I've never owned a music player, or anything that supports MTP.
MTP is an alternate interface method to USB Mass Storage, and
from my perspective, the main feature of MTP is support for DRM
(restricting the ability to make copies of content). Still, if
all your device supports is MTP, you're stuck with it. USB Mass
Storage is too "dumb" for that sort of thing.

http://en.wikipedia.org/wiki/Media_Transfer_Protocol

Paul
Yep, already installed the extension pack. Redid it just now to be sure. I guess virtual Windows isn't quite as PNP as
real Windows :-(

MTP may be part of the problem, I don't know if that's the format of the Zen or not. I've tried installing the drivers
from Creative, but no joy accessing it in XP SP2 or SP3 any more. If I plug it into my Win7 laptop, it sees the Zen as a
music player and storage device, but the firmware program won't run on Win7, not even in any of the compatibility modes
(and I run it as admin). And since it's an older player, there are no updated USB access drivers for Win7, or newer
versions of XP. Much as I hate to, I guess I'm going to have to put 'er down.
 
P

Paul

SC said:
Yep, already installed the extension pack. Redid it just now to be sure.
I guess virtual Windows isn't quite as PNP as real Windows :-(

MTP may be part of the problem, I don't know if that's the format of the
Zen or not. I've tried installing the drivers from Creative, but no joy
accessing it in XP SP2 or SP3 any more. If I plug it into my Win7
laptop, it sees the Zen as a music player and storage device, but the
firmware program won't run on Win7, not even in any of the compatibility
modes (and I run it as admin). And since it's an older player, there are
no updated USB access drivers for Win7, or newer versions of XP. Much as
I hate to, I guess I'm going to have to put 'er down.
Well, it's only fun if you have time to waste on it.

VirtualBox USB is different than the Microsoft Virtual PC for Windows 7.
The Microsoft one attempts to pass through certain classes of device.
(Say, anything supporting USB Storage Class.) While the VirtualBox technique,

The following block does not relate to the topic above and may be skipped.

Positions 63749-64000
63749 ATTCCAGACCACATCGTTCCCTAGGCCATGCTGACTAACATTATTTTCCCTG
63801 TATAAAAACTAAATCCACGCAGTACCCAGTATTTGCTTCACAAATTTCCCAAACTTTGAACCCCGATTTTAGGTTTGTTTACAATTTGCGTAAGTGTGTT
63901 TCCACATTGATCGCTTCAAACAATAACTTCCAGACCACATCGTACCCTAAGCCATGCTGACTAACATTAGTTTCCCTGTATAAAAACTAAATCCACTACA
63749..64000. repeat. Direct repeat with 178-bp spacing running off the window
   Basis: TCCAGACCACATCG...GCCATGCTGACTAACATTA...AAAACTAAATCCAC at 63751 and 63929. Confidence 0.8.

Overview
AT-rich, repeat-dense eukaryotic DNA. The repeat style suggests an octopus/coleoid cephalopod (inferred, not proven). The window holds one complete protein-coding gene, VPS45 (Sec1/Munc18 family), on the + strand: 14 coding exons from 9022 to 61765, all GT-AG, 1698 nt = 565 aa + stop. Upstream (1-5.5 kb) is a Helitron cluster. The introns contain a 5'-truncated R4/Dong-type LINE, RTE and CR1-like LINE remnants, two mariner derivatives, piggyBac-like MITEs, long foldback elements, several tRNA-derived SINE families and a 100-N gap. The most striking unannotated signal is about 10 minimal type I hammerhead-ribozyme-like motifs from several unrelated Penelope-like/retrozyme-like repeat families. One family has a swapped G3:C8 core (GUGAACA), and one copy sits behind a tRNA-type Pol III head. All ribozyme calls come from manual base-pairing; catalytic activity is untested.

is to intercept traffic at the device level (i.e. a port) and redirect that
to the guest OS. Whether the Host OS has MTP capability is immaterial to
VirtualBox, as it is just supposed to pass packets through to the guest OS,
but on a per-device basis. With the add-on pack installed, the USB menu
should offer a listing of VID:pID for things plugged in. You indicate which
device you want passed through.

Now, the last time I tried that, it was throwing an error each time it
went near USB. I don't remember what I did, whether it was yet another
reboot of the host OS, but eventually the menu appeared.

You can use UVCView, to check what is connected to the USB port and
see what it is reporting. (You run this on the Host at least, to get
an initial feeling for the device health.) Basically, all you'd be
looking for, is vid:pid (to be sure you were looking at the right port), and then
USB Class. Then, you'd have to look up the Class codes and see which
one is assigned to MTP. That's to ensure the Zen shows up with an
appropriate looking interface. It doesn't guarantee it actually works,
and whether you can update the firmware, is going to depend on how
pure that MTP interface is (i.e. hardware based, instead of a firmware
kludge).

A recipe to get UVCView is here.

http://groups.google.com/group/alt.comp.hardware/msg/f7455e693c12f790?dmode=source

The USB IDs are here.

http://www.linux-usb.org/usb.ids

041e Creative Technology, Ltd
411b Zen Touch

HTH,
Paul
 
S

SC Tom

Paul said:
Well, it's only fun if you have time to waste on it.

VirtualBox USB is different than the Microsoft Virtual PC for Windows 7.
The Microsoft one attempts to pass through certain classes of device.
(Say, anything supporting USB Storage Class.) While the VirtualBox technique,
is to intercept traffic at the device level (i.e. a port) and redirect that
to the guest OS. Whether the Host OS has MTP capability is immaterial to
VirtualBox, as it is just supposed to pass packets through to the guest OS,
but on a per-device basis. With the add-on pack installed, the USB menu
should offer a listing of VID:pID for things plugged in. You indicate which
device you want passed through.

Now, the last time I tried that, it was throwing an error each time it
went near USB. I don't remember what I did, whether it was yet another
reboot of the host OS, but eventually the menu appeared.

You can use UVCView, to check what is connected to the USB port and
see what it is reporting. (You run this on the Host at least, to get
an initial feeling for the device health.) Basically, all you'd be
looking for, is vid:pid (to be sure you were looking at the right port), and then
USB Class. Then, you'd have to look up the Class codes and see which
one is assigned to MTP. That's to ensure the Zen shows up with an
appropriate looking interface. It doesn't guarantee it actually works,
and whether you can update the firmware, is going to depend on how
pure that MTP interface is (i.e. hardware based, instead of a firmware
kludge).

A recipe to get UVCView is here.

http://groups.google.com/group/alt.comp.hardware/msg/f7455e693c12f790?dmode=source

The USB IDs are here.

http://www.linux-usb.org/usb.ids

041e Creative Technology, Ltd
411b Zen Touch

HTH,
Paul
UVCView shows info for the Zen, and it does auto-refresh when I plug or unplug it.
I uninstalled Oracle VM and am going to try an older version that may be more stable (if that's the word), or maybe one
of the other VM programs. Since I'm using XP Home, Virtual PC isn't an option or I'd try that.
Thanks again!